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Title ViziLite As An Aid To Oral Cancer Detection and Diagnosis
Clinical Question How does ViziLite compare to conventional oral screening and surgical biopsy in identifying pre-cancerous and cancerous lesions?
Clinical Bottom Line ViziLite provides little assistance to the detection and diagnosis of pre-cancerous and cancerous lesions beyond conventional oral screening alone.
Best Evidence (you may view more info by clicking on the PubMed ID link)
PubMed ID Author / Year Patient Group Study type
(level of evidence)
#1) 21615500Awan / 2011126 patients with red, white, or mixed oral patchesClinical trial (blinded)
Key resultsViziLite is unable to discriminate between dysplastic and non-dysplastic lesions (Sensitivity: 77.3% and Specificity: 27.8%). The high rate of false positives may contribute to unnecessary referrals or biopsies. The predictive values (PPV: 56.8% and NPV: 48.4%) are not applicable due to the low prevalence of oral potentially malignant disorders.
#2) 20123872Mehrotra / 2010102 patients with clinically innocuous oral lesionsCross-Sectional (blinded)
Key results(Sensitivity: 0%, Specificity: 75.5%, PPV: 0%, NPV: 94.8%) The high rate of false-negatives may contribute to undetected and undiagnosed pre-cancerous and cancerous lesions leading to an increase in the diagnosis of advanced oral cancers. ViziLite more readily identifies leukoplakias than clinically innocuous lesions.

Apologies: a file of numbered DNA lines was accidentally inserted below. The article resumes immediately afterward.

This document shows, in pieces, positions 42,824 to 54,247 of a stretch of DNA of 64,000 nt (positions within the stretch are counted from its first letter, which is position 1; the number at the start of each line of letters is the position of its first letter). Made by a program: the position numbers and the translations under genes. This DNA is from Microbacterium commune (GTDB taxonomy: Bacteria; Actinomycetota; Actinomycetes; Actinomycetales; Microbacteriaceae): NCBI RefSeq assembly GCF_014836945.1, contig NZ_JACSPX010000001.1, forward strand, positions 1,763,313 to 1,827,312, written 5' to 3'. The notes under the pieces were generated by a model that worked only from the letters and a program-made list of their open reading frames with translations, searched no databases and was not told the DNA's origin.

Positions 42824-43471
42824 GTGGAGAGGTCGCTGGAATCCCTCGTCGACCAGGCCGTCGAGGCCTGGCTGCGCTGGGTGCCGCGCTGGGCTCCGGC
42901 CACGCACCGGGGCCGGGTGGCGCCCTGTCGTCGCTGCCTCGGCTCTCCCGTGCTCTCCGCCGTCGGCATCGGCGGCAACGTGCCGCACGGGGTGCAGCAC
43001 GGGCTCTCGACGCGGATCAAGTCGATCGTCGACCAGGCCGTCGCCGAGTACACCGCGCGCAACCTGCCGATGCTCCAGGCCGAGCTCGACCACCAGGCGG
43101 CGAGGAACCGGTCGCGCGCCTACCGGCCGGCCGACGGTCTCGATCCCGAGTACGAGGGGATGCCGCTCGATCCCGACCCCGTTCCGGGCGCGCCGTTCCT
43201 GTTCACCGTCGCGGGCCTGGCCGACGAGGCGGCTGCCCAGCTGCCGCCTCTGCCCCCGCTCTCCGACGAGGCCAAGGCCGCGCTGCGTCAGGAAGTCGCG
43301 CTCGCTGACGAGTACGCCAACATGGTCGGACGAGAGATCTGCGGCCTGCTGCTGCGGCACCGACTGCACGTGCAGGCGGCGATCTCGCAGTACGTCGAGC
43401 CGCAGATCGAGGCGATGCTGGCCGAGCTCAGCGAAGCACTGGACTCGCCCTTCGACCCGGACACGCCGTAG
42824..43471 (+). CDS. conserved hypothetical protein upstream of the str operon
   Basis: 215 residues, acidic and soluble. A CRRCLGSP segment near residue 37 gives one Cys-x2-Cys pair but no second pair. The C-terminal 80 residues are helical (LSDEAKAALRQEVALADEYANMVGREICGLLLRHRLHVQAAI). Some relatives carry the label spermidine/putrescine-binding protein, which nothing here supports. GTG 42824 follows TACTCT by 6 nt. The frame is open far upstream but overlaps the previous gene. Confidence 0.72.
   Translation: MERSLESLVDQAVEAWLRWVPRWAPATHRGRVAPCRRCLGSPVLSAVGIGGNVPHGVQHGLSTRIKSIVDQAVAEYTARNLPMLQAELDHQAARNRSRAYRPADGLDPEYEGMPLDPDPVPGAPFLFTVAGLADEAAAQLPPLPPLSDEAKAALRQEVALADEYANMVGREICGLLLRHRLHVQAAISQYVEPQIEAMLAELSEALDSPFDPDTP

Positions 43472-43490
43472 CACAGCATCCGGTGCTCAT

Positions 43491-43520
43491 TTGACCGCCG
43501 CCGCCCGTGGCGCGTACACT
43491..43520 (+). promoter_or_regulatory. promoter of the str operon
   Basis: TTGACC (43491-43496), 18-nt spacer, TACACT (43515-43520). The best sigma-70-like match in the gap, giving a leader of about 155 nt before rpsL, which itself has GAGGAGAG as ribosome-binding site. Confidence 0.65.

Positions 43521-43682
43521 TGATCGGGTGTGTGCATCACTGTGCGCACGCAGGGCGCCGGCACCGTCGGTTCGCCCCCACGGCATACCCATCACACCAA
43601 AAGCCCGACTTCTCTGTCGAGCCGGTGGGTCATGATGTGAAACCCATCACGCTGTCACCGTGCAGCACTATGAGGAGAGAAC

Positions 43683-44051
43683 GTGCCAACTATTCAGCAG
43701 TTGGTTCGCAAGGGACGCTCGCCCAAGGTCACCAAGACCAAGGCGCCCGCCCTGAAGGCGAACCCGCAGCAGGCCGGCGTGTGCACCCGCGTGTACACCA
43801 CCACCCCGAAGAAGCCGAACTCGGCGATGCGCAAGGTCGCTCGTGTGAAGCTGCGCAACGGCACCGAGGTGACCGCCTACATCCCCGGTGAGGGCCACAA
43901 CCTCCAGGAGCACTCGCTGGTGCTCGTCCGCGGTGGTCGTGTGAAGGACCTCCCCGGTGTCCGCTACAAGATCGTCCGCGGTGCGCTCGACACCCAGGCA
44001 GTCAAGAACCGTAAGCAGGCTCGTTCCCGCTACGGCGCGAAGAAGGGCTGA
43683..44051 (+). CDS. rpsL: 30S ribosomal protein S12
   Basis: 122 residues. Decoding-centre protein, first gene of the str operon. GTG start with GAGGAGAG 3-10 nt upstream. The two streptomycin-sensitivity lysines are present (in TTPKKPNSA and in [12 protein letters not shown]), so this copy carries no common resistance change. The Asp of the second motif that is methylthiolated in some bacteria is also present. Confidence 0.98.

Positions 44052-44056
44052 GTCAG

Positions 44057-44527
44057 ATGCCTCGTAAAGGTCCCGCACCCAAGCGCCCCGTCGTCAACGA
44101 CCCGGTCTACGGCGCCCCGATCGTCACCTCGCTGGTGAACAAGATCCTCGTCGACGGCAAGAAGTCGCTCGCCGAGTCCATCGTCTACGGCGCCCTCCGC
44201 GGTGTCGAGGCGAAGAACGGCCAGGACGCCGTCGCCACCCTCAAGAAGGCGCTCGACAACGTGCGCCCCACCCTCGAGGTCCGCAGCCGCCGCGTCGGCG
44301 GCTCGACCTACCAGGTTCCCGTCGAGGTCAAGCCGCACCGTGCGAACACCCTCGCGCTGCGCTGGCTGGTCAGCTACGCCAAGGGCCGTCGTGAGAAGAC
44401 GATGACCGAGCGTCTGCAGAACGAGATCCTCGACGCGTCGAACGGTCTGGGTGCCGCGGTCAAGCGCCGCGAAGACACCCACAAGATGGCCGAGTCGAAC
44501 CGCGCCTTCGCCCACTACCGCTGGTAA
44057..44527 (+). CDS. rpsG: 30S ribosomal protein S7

Evidence Search Diagnosis/Broad[filter] AND Vizilite[All Fields]
Comments on
The Evidence
In both studies, ViziLite was blinded to the gold standard of oral cancer detection and diagnosis (conventional oral examination under incandescent lighting and surgical biopsy). Differences in the spectrum of disease severity are noted between the Awan study (red, white, or mixed oral patches) and the Mehrotra study (clinically innocuous oral lesions).
Applicability ViziLite is incapable of distinguishing benign from dysplastic or cancerous oral lesions. There is insufficient evidence that ViziLite improves the identification of oral lesions over using conventional methods alone. Both articles indicate the need for further studies on the utility of Vizilite in the general dental practice setting.
Specialty/Discipline (Public Health) (Oral Medicine/Pathology/Radiology) (General Dentistry) (Oral Surgery)
Keywords Oral cancer, Oral dysplasia, Detection, Diagnosis
ID# 2195
Date of submission: 04/13/2012spacer
E-mail nikmard@livemail.uthscsa.edu
Author B. John Nikmard
Co-author(s) e-mail
Faculty mentor/Co-author Edward Ellis, III, DDS
Faculty mentor/Co-author e-mail ellise3@uthscsa.edu
Basic Science Rationale
(Mechanisms that may account for and/or explain the clinical question, i.e. is the answer to the clinical question consistent with basic biological, physical and/or behavioral science principles, laws and research?)
post a rationale
None available
Comments on the CAT
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by Alysia Nicholson, Daniel Chitty (San Antonio, Texas) on 11/28/2017
A PubMed database search was conducted in November 2017. A study published in 2016 by Nagi et. al. (PMID #26946209) involved a systematic review of 10 studies using ViziLite and other early detection devices. The results included: 77.1% - 100% sensitivity and 0% - 27.8% specificity for Vizilite; the articles in the published CAT reported similar values for sensitivity and specificity. Furthermore, it was only found to be useful clinically for detecting leukoplakia, not erythroplakia. Therefore, this article does not significantly change the previously published answer, but rather it supports the conclusions of the CAT .

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